19th July, 1997

The last time we heard from Los Tigres, they were taking on corruption and systemic failure in the Mexican government. Their return engagement to the top of the chart, in contrast, sees the most fearless conjunto in norteño engaging directly with the immigrant experience. "El Mojado Acaudalado" means "The Prosperous Wetback" (the slur is comparable, maybe, to the way country music has reclaimed "redneck"), and the lyrics are as plain and direct as any we've seen:

Me estés esperando Mexico lindo
Por eso mismo me voy a ir
Soy el mojado acaudalado
Pero en mi tierra quiero morir

(Beautiful Mexico, you're waiting for me
That's just where I'm heading to
I'm the prosperous wetback
But I want to die in my own country)

The crisp stomp backing up this bone-dry recitative is beautiful in its spareness, a repeated descending bassline as close as we get to any instrumental flourishes. The fact that the song opens with the chorus sung by a child is perfectly appropriate: it's simple enough for a child (or an uneducated laborer) to sing, as plain as a hymn, as straightforward as a nursery rhyme. Comparisons with country music, especially Johnny Cash's bone-dry rattle or Hank Williams' brusque eloquence, are inevitable; and in the roundup of American placenames to which the narrator is saying goodbye, it echoes the grand old country tradition of a travelin' song. But it also positions him as much American as Mexican -- W. E. B. DuBois' notion of "double consciousness" is as applicable to the immigrant laborer as to the black American.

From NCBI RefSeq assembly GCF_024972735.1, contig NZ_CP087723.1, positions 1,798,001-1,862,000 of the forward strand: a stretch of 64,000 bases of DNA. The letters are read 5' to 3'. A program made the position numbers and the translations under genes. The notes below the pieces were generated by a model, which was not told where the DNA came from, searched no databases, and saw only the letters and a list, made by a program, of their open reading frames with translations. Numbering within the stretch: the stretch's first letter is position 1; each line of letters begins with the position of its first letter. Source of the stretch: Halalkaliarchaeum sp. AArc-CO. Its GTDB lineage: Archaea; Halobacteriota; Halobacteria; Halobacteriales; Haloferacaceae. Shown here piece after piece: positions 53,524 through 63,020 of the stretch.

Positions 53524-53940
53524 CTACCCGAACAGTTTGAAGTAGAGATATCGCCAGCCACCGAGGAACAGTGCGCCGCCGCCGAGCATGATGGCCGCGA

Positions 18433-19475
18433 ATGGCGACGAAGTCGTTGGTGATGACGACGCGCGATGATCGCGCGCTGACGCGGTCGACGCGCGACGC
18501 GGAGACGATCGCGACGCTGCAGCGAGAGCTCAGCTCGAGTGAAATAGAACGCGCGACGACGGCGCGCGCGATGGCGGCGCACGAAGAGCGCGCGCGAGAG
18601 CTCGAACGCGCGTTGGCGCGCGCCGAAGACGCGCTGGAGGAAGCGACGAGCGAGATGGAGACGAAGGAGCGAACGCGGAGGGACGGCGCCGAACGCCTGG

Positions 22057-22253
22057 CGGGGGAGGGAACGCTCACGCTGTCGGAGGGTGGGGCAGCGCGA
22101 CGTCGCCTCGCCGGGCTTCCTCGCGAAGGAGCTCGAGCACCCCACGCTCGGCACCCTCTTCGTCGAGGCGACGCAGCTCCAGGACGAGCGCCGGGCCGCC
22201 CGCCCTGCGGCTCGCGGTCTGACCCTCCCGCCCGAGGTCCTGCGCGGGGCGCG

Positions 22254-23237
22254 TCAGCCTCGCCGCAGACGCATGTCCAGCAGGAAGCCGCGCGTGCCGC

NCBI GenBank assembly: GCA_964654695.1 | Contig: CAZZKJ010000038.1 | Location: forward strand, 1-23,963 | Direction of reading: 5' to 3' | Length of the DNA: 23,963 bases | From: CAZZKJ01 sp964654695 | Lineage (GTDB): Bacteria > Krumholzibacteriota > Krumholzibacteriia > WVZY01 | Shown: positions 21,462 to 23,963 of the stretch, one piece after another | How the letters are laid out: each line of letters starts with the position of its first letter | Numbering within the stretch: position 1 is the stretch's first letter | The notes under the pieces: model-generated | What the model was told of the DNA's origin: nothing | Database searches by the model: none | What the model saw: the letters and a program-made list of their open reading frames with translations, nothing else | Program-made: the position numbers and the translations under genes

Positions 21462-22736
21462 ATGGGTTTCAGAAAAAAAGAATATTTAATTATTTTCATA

For the nth time, I'm not rating these out of ten. I suspect, though, that if I was, this would be one a ten.

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